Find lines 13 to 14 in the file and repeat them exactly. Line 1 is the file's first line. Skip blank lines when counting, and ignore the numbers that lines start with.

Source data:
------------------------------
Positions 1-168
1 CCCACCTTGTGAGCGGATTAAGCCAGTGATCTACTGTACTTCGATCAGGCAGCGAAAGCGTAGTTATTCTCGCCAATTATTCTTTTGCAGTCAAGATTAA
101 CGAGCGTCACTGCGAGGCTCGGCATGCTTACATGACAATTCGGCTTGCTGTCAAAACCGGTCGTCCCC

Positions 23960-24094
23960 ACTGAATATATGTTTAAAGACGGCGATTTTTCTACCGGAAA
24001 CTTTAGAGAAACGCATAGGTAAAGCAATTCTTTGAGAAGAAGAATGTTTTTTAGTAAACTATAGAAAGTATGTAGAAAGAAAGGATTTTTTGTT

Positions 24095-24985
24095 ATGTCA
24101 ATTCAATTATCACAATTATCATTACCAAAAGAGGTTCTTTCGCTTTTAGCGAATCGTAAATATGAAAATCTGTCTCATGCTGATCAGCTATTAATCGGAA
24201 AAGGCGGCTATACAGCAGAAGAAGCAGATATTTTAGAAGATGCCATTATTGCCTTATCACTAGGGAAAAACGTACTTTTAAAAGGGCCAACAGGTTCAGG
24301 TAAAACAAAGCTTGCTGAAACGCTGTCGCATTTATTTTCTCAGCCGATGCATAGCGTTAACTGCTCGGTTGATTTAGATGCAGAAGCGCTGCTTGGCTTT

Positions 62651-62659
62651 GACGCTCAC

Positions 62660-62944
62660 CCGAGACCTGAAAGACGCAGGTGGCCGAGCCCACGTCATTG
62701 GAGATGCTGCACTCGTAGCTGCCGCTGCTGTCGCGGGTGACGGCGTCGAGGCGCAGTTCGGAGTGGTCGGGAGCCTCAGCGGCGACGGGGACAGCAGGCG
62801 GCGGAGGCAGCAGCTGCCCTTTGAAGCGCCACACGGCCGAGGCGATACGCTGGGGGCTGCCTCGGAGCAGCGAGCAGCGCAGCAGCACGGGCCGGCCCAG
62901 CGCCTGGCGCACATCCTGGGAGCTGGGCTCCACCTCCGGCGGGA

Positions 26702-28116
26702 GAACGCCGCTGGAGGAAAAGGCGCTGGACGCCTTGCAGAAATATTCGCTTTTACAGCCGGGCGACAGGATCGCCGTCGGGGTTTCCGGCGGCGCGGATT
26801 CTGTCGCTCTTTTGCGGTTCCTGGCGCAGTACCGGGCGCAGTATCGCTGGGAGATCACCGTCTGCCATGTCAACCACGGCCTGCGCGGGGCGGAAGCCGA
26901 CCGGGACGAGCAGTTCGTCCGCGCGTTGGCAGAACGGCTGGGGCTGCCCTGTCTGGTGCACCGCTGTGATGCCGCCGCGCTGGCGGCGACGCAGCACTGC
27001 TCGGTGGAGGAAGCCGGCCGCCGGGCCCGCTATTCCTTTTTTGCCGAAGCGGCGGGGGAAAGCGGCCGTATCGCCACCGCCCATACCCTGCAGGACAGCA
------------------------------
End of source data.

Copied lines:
62651 GACGCTCAC

Positions 62660-62944